Use an antiseptic spray to relieve pain
and prevent infection before covering
with a clean dry dressing (soft,
clean, dry bandage).

~~~~

Hopefully, this information has been
of value to you and hopefully, you
will use all preventative measures so
you don't ever have to use the brief
advice just given in regard to burn treatment.

With proper care and attention,
your candle making experience should
be a safe and creative hobby!


Candle Burning Tips

Here are some tips for you when burning
candles. Gel candles sometimes require
additional attention, so I'll cover that
specifically at a later date when giving
a little more attention to gel candles.

These tips are not only for safety reasons,
but for pleasant burning of your candles!

~~~~~~~~~~

Trim candle wicks to 1/4" prior to each use.

Discontinue use of container, votive, and
gel candles when 1/2" of wax or gel remains.
For pillars and tapers, discontinue use when
candle reaches approx. 2" from its holder.
During burning, some scented oils can sink
and accumulate, depending on the wax and
the scent. In these cases, if a candle is
allowed to burn down too far, it can
become too hot.

Avoid placing candles in the way of drafts to
prevent rapid and uneven burning. This also will
prevent the wick from smoking.

If a candle is smoking, flickers repeatedly, or
if the flame becomes greater than approx. 1",
your candle isn't burning correctly ... snuff out
the candle and trim the wick ... this should
correct the problem. Make sure the candle is
not in the path of a draft.

If burning multiple candles, place them a few
inches apart from one another to keep them
from melting one another, which can cause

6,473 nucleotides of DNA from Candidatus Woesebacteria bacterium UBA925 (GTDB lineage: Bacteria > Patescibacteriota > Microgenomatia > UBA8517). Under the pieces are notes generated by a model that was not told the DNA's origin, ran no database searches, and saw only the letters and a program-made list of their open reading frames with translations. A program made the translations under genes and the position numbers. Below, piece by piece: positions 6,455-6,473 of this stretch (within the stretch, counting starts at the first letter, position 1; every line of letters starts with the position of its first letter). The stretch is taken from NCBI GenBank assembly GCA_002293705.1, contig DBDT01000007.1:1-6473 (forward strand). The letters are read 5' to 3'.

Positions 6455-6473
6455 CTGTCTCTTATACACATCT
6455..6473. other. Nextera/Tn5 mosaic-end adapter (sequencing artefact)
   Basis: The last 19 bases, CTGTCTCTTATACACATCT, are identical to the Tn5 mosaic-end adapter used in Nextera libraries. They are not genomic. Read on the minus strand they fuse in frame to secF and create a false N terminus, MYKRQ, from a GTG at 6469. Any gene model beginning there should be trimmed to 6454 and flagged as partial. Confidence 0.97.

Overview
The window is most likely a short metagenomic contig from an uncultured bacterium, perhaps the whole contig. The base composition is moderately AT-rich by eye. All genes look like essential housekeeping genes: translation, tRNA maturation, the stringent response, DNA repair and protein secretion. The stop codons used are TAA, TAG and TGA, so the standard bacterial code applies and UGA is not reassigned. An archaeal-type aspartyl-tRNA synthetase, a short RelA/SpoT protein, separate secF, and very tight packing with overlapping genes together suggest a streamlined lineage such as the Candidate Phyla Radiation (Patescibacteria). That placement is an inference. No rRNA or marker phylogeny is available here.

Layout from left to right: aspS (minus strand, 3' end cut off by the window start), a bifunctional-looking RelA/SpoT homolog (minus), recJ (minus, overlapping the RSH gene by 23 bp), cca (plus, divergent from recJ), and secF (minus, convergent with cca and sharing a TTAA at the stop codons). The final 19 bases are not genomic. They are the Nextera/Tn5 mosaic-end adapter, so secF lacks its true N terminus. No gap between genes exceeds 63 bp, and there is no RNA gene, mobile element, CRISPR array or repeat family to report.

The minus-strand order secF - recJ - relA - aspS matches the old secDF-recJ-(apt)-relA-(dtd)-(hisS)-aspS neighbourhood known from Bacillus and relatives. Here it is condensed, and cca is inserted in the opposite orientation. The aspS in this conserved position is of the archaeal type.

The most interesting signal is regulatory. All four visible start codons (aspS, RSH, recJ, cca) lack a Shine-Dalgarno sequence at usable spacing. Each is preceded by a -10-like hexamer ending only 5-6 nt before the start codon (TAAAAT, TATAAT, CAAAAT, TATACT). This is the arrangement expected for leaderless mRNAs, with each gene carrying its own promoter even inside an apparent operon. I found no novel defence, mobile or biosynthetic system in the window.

uneven burning or melt the sides of the candles.

When lighting a candle for the first time,
allow the candle to burn for about four
hours in order to create a maximum melt pool.
The size of the melt pool of a candle is determined
during its first burn session ... if you only
light the candle for an hour, it will not have
time to create a nice sized melt pool and your
candle will most likely "tunnel" during
subsequent burn sessions.

If you want your candles to "throw" their
scent nicely and melt the wax to the outer rim
(less wasted wax), just pay attention to the
amount of time given the first time you light them.

For better indoor air quality, snuff your
candles out rather than blowing them out.

This is one way to snuff out a candle so
it doesn't smoke ... you can use an old fork
if you don't have a smokeless snuffer ...
place fork or snuffer at the base of the wick
and move it upward against the wick until
the flame is out.



































(There are other ways to snuff out a candle ...
but this way works best for me.)


Never extinguish a candle with water, as
it will cause the wax to splatter.

Store your candles in a cool place.


~~~~~~~~~
Happy & Safe Candle Burning!
~~~~~~~~~


For more information, you may visit ...
The National Candle Association -

Candle Safety